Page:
It wasn't quite where we'd hoped to be, but I'd seen worse. The time in New Jersey at an adult motel whose true nature wasn't revealed until the light of morning, when the once-packed parking lot had become dangerously empty was worse.
Such are the words one consoles oneself with when plans go awry. Sure, something bad happened but at least it wasn't this other bad thing.
The other problem is that my mind wasn't functioning well. It was stuck in gear, sputtering. It needed to be fixed. It needed a fix, a hit of something warm and soothing. How do people live like this?
“Hey man, you trippin'?” Caldwell's voice was disembodied, floating through clouds. I couldn't find the place where it lived. I fought every step of the way in my search, but the effort was pointless. I had no hope at all.
He was in my face. There was the voice. There he was. And here was I, still without hope.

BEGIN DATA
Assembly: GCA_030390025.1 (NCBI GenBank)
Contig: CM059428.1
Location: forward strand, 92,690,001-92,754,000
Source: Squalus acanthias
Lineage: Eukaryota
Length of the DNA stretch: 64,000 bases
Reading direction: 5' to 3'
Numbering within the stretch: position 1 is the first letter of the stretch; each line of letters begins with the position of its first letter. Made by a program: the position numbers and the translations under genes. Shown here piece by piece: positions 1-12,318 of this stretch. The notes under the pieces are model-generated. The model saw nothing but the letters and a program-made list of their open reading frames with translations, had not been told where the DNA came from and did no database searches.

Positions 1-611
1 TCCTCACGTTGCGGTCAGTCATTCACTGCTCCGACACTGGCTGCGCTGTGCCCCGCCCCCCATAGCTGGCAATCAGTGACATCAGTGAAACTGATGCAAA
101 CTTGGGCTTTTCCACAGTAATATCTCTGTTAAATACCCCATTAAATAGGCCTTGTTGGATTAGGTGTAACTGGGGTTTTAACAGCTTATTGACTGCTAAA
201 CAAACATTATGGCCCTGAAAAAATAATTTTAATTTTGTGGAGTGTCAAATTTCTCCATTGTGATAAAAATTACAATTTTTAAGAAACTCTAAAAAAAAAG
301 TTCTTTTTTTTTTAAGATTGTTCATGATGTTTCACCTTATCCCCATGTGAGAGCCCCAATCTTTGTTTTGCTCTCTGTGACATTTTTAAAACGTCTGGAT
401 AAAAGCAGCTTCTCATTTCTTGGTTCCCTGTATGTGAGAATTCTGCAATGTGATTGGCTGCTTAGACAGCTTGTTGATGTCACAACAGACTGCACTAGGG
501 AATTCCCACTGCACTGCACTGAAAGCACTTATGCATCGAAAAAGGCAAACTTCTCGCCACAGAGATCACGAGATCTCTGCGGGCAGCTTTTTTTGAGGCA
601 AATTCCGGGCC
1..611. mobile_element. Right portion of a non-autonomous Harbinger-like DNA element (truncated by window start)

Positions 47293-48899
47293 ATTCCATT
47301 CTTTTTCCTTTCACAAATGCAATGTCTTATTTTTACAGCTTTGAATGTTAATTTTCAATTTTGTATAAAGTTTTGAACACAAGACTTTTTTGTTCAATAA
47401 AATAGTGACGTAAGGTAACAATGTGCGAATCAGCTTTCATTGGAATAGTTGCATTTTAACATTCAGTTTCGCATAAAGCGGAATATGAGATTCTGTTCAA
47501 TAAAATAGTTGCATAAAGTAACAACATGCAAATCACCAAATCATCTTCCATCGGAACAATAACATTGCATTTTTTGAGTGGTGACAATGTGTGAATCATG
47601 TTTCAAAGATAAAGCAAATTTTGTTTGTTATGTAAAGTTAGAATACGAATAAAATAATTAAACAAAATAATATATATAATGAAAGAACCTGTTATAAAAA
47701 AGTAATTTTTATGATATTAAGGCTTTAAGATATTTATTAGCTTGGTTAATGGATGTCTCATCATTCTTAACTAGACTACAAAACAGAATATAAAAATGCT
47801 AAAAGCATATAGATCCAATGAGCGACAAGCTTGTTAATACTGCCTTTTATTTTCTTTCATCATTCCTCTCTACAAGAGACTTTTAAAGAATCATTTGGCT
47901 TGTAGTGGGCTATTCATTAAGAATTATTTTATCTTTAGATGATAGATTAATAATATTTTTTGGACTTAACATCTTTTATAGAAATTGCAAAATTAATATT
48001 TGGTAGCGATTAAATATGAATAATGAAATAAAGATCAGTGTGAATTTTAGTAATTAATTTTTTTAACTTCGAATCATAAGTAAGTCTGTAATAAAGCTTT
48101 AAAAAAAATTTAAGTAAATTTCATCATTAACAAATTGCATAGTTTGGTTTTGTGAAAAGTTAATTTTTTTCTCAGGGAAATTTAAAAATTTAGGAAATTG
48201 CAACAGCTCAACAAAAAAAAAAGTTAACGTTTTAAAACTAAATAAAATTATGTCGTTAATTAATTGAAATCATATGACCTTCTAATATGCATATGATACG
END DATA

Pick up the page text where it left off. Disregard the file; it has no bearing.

“Pull it together,” he said, holding me by my shoulders. I think they were my shoulders. They felt like someone else's, and possibly not even shoulders. They felt like a loaf of bread.
Okay, maybe I hadn't seen worse. Maybe I was just lying to myself to make the situation seem less bad than it really was.
“Where the hell are we?” I asked.
Caldwell let me go. His face was distorted, like a kaleidoscope, but I'd come around enough to realize the problem was with my brain and not his face. I'd processed the images wrong. It's a thing that sometimes happened, a job hazard of sorts.
“Where do you think we are?”
“If I knew, I wouldn't have to ask.”
He laughed like thunder. “Hell is right. Welcome back.”